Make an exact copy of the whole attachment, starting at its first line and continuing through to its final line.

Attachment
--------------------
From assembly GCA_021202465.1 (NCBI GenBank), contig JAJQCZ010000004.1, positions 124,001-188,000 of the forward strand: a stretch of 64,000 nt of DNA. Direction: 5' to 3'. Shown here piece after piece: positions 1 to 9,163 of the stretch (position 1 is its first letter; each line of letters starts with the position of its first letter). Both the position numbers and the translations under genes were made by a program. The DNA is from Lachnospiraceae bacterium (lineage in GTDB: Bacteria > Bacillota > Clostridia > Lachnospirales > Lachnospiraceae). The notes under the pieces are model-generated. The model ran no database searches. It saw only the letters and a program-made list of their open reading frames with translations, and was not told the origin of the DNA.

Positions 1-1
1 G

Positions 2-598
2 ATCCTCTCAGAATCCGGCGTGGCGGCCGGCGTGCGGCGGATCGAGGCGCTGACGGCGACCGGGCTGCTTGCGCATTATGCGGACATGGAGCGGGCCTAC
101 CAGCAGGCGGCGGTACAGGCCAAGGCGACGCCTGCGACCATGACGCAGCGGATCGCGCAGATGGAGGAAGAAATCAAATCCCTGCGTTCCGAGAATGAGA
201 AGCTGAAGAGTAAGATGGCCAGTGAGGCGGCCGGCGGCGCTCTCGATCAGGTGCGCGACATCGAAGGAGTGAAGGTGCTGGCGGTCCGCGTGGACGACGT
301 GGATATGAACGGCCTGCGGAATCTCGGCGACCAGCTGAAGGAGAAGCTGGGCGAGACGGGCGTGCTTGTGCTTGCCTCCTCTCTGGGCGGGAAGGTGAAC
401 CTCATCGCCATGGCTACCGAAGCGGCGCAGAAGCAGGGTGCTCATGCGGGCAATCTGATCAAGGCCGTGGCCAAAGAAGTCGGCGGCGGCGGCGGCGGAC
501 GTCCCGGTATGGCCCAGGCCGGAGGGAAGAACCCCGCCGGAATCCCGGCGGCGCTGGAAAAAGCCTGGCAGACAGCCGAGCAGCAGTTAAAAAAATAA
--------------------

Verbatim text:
From assembly GCA_021202465.1 (NCBI GenBank), contig JAJQCZ010000004.1, positions 124,001-188,000 of the forward strand: a stretch of 64,000 nt of DNA. Direction: 5' to 3'. Shown here piece after piece: positions 1 to 9,163 of the stretch (position 1 is its first letter; each line of letters starts with the position of its first letter). Both the position numbers and the translations under genes were made by a program. The DNA is from Lachnospiraceae bacterium (lineage in GTDB: Bacteria > Bacillota > Clostridia > Lachnospirales > Lachnospiraceae). The notes under the pieces are model-generated. The model ran no database searches. It saw only the letters and a program-made list of their open reading frames with translations, and was not told the origin of the DNA.

Positions 1-1
1 G

Positions 2-598
2 ATCCTCTCAGAATCCGGCGTGGCGGCCGGCGTGCGGCGGATCGAGGCGCTGACGGCGACCGGGCTGCTTGCGCATTATGCGGACATGGAGCGGGCCTAC
101 CAGCAGGCGGCGGTACAGGCCAAGGCGACGCCTGCGACCATGACGCAGCGGATCGCGCAGATGGAGGAAGAAATCAAATCCCTGCGTTCCGAGAATGAGA
201 AGCTGAAGAGTAAGATGGCCAGTGAGGCGGCCGGCGGCGCTCTCGATCAGGTGCGCGACATCGAAGGAGTGAAGGTGCTGGCGGTCCGCGTGGACGACGT
301 GGATATGAACGGCCTGCGGAATCTCGGCGACCAGCTGAAGGAGAAGCTGGGCGAGACGGGCGTGCTTGTGCTTGCCTCCTCTCTGGGCGGGAAGGTGAAC
401 CTCATCGCCATGGCTACCGAAGCGGCGCAGAAGCAGGGTGCTCATGCGGGCAATCTGATCAAGGCCGTGGCCAAAGAAGTCGGCGGCGGCGGCGGCGGAC
501 GTCCCGGTATGGCCCAGGCCGGAGGGAAGAACCCCGCCGGAATCCCGGCGGCGCTGGAAAAAGCCTGGCAGACAGCCGAGCAGCAGTTAAAAAAATAA